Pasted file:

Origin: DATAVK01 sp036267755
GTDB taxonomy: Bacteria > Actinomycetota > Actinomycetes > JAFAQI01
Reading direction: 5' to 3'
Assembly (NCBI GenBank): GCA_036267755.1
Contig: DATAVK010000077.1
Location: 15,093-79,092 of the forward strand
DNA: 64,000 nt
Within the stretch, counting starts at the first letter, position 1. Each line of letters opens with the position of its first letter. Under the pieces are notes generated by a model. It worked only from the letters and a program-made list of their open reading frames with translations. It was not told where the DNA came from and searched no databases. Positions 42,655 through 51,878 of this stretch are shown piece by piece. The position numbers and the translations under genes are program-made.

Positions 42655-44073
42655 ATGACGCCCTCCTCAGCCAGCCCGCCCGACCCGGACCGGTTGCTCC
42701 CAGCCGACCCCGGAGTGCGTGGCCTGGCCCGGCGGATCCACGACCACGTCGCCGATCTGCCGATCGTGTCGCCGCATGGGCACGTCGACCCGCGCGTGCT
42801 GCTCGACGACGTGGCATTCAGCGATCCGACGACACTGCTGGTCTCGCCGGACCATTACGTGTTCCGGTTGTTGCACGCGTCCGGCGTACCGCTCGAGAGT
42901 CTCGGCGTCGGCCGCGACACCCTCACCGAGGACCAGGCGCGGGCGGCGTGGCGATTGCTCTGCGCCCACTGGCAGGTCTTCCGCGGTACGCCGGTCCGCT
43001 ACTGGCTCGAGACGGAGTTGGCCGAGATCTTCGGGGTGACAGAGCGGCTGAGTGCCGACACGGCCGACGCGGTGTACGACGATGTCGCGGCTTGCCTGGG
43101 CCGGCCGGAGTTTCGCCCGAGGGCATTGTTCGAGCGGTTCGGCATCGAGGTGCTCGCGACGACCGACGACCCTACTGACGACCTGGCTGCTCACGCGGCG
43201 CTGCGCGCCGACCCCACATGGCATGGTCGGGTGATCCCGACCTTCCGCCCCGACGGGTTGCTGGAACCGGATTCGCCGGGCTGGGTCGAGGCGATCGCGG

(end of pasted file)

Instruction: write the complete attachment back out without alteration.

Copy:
Origin: DATAVK01 sp036267755
GTDB taxonomy: Bacteria > Actinomycetota > Actinomycetes > JAFAQI01
Reading direction: 5' to 3'
Assembly (NCBI GenBank): GCA_036267755.1
Contig: DATAVK010000077.1
Location: 15,093-79,092 of the forward strand
DNA: 64,000 nt
Within the stretch, counting starts at the first letter, position 1. Each line of letters opens with the position of its first letter. Under the pieces are notes generated by a model. It worked only from the letters and a program-made list of their open reading frames with translations. It was not told where the DNA came from and searched no databases. Positions 42,655 through 51,878 of this stretch are shown piece by piece. The position numbers and the translations under genes are program-made.

Positions 42655-44073
42655 ATGACGCCCTCCTCAGCCAGCCCGCCCGACCCGGACCGGTTGCTCC
42701 CAGCCGACCCCGGAGTGCGTGGCCTGGCCCGGCGGATCCACGACCACGTCGCCGATCTGCCGATCGTGTCGCCGCATGGGCACGTCGACCCGCGCGTGCT
42801 GCTCGACGACGTGGCATTCAGCGATCCGACGACACTGCTGGTCTCGCCGGACCATTACGTGTTCCGGTTGTTGCACGCGTCCGGCGTACCGCTCGAGAGT
42901 CTCGGCGTCGGCCGCGACACCCTCACCGAGGACCAGGCGCGGGCGGCGTGGCGATTGCTCTGCGCCCACTGGCAGGTCTTCCGCGGTACGCCGGTCCGCT
43001 ACTGGCTCGAGACGGAGTTGGCCGAGATCTTCGGGGTGACAGAGCGGCTGAGTGCCGACACGGCCGACGCGGTGTACGACGATGTCGCGGCTTGCCTGGG
43101 CCGGCCGGAGTTTCGCCCGAGGGCATTGTTCGAGCGGTTCGGCATCGAGGTGCTCGCGACGACCGACGACCCTACTGACGACCTGGCTGCTCACGCGGCG
43201 CTGCGCGCCGACCCCACATGGCATGGTCGGGTGATCCCGACCTTCCGCCCCGACGGGTTGCTGGAACCGGATTCGCCGGGCTGGGTCGAGGCGATCGCGG